It was inevitable that a PBS series about the nationwide farm-to-table trend would make its way to Sonoma County.
When the producers of "Moveable Feast with Fine Cooking" contacted Duskie Estes of Zazu Kitchen + Farm in Sebastopol about filming one of the 13 episodes here, the chef jumped in with both cowgirl boots.
"I'm pretty relaxed in front of the camera," said Estes, who starred on the Food Network's "The Next Iron Chef" in seasons three and five. "I'm going to do the 'Julia Child' moment, where I put it in the stove, and 'Voila!'"
Hosted by Australian chef Pete Evans, the series takes viewers on a culinary journey with some of the top chefs in the country, including Tom Douglas of Seattle, and Marcus Samuelsson and Jonathan Waxman, both based in New York.
"Our chefs have the opportunity to experiment outside the confines of their regular kitchens, in fresh territory, where they can collaborate and stretch their cooking muscles," said Laurie Donnelly, executive producer. "This inspiring new series is the culinary equivalent of a jam session."
The series, produced by WGBH-TV and Fine Cooking magazine, will launch in San Francisco at 8:30 a.m. Sept. 14 on KQED Channel 9. The Sonoma County episode is scheduled to air on Nov. 23.
During each episode, Evans follows the local chefs back to the source for ingredients. Then they join forces — working under the gun, just like home chefs throwing a dinner party — to prepare a multi-course "pop-up" dinner.
As her partner in crime, Estes chose restaurateur Mark Stark, who owns five restaurants in Sonoma County.
"It's hard not to do farm-to-table cooking in Sonoma County," Stark said.
On July 31, the film crew captured Stark and Estes as they cooked for friends and family at the Davis Family Winery in Healdsburg.
"This winery speaks Sonoma County," Estes said. "You've got it in the glass, the produce is growing here, and the river is over there, which creates the climate."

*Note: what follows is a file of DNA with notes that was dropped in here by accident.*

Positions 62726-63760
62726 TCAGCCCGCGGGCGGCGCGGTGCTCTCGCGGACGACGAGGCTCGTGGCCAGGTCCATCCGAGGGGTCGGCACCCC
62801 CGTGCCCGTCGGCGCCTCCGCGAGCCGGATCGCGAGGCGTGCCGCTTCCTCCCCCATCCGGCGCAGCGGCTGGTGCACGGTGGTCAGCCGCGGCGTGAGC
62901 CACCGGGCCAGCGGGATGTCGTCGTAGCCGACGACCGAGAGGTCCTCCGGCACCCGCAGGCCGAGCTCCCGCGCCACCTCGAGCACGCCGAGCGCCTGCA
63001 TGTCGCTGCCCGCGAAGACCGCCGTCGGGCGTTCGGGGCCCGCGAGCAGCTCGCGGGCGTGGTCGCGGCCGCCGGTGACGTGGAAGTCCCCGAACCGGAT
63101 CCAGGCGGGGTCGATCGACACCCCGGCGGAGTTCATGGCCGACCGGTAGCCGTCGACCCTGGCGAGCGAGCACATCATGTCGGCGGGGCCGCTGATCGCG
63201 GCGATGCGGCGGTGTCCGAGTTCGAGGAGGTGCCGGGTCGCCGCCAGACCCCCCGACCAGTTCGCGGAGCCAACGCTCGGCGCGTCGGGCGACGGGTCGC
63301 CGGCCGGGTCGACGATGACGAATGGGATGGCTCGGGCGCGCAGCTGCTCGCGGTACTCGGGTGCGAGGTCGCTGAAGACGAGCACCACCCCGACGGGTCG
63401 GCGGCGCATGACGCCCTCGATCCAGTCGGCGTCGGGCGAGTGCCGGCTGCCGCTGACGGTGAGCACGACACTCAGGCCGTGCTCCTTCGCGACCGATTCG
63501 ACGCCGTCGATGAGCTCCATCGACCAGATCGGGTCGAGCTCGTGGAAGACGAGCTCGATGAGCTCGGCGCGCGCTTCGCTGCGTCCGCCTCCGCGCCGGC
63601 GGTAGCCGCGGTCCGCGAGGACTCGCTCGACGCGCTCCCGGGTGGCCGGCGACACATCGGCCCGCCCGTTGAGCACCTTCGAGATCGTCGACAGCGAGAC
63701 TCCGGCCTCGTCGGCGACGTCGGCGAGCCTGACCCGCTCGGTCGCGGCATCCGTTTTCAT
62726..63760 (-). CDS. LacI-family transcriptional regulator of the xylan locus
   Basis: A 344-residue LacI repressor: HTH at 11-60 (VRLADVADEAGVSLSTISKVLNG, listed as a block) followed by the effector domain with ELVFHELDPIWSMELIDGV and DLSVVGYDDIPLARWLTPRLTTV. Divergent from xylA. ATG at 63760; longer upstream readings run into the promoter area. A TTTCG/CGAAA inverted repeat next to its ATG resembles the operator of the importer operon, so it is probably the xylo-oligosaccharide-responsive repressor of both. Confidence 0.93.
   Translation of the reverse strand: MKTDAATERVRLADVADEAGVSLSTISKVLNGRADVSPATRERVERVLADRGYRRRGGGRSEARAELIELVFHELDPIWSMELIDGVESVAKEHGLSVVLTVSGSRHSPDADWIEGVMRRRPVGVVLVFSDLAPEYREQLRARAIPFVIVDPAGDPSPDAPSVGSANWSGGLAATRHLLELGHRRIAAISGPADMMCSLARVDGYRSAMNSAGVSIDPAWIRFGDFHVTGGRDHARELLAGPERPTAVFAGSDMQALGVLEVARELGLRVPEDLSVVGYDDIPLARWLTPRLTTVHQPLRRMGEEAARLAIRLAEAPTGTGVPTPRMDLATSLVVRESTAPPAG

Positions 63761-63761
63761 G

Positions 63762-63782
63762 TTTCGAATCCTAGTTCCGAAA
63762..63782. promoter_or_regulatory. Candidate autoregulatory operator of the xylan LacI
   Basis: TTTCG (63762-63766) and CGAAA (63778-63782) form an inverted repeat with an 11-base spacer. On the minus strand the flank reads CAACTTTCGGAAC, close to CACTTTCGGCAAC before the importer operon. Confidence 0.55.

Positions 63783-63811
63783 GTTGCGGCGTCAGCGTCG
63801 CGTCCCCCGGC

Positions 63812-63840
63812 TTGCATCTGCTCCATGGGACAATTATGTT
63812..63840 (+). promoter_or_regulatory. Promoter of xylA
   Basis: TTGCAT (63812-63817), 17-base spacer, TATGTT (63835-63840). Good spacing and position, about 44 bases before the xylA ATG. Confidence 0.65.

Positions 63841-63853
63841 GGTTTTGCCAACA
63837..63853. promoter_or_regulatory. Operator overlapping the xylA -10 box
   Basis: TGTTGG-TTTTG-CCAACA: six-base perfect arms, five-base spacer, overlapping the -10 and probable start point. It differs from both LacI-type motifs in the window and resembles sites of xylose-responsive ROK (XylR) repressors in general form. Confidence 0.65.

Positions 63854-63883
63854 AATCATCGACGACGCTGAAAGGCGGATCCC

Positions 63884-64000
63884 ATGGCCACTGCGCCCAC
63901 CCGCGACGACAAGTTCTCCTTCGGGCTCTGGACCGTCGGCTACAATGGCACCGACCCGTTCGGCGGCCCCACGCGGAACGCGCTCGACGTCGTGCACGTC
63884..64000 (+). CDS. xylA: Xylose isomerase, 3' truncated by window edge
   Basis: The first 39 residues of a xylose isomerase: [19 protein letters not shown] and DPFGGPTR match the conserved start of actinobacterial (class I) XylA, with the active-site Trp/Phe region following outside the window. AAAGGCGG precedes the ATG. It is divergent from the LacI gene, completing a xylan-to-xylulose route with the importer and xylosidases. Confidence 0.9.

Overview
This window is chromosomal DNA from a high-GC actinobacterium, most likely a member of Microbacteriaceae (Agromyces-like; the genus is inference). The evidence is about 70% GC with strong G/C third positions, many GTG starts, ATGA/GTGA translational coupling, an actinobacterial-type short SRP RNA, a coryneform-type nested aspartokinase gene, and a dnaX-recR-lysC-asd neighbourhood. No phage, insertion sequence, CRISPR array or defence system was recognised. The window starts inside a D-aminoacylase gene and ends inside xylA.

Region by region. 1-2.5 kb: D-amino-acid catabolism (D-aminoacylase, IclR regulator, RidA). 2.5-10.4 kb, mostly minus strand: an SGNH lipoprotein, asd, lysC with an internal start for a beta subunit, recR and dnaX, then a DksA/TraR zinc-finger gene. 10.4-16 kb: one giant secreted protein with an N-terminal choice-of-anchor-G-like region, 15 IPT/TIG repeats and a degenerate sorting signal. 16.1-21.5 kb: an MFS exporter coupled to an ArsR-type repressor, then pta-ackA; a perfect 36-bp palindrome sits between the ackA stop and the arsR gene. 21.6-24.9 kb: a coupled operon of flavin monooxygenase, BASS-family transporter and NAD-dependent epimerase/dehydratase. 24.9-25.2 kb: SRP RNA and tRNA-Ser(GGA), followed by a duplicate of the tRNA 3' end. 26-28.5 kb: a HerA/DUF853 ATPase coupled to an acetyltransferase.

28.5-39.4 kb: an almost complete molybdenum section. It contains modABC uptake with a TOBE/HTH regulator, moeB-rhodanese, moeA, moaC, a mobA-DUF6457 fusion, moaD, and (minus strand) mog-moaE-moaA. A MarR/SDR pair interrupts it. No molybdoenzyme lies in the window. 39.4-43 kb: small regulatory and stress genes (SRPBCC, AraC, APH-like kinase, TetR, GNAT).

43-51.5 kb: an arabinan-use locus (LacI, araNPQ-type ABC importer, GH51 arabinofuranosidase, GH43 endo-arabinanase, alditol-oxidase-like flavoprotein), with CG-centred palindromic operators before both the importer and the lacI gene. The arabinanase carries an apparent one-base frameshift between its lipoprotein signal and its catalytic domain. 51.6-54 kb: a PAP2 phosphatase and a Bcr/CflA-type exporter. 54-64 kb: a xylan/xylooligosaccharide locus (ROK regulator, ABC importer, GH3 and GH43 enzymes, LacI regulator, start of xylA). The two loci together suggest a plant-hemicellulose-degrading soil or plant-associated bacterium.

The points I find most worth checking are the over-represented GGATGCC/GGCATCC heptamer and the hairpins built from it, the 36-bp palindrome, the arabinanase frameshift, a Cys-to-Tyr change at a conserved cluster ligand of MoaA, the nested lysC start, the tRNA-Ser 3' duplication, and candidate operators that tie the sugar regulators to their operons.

Earlier in the day, the chefs led Evans on a visit to two local farms to pick up a few iconic products that are synonymous with Sonoma.
Early in the morning, Estes led the crew to Redwood Hill Farm in Sebastopol, where they filmed the goats being milked and picked up some fresh goat cheese for the chef's gnocchi dish.
"The goat cheese for the gnocchi is crazy, creamy and smooth," Estes said. "The gnocchi that we make just adds eggs and flour, and it's like a goat cheese pillow."
To serve with the gnocchi, Estes braised pork and beef short ribs in red wine, stock, herbs and spices, creating a hearty Short Rib "Zasugo."
At mid-morning, Stark met the crew at Salmon Creek Ranch in Bodega Bay to talk birds.
"We explored the farm and talked to the ducks and goats and cattle and geese," Stark said. "I love duck, so we picked up duck legs and eggs."
Poultry has been traditionally raised in Sonoma County because the aninals thrive near the cool, breezy coast.
"Duck is readily available here, more than cattle or pork," Stark said. "It can't be too hot; it was 57 degrees out there today."
Stark, an east-coaster with a deep passion for barbecue, seared the duck legs, sweated some onions, then braised the duck in a homemade barbecue sauce. He served them over smoked cheddar polenta.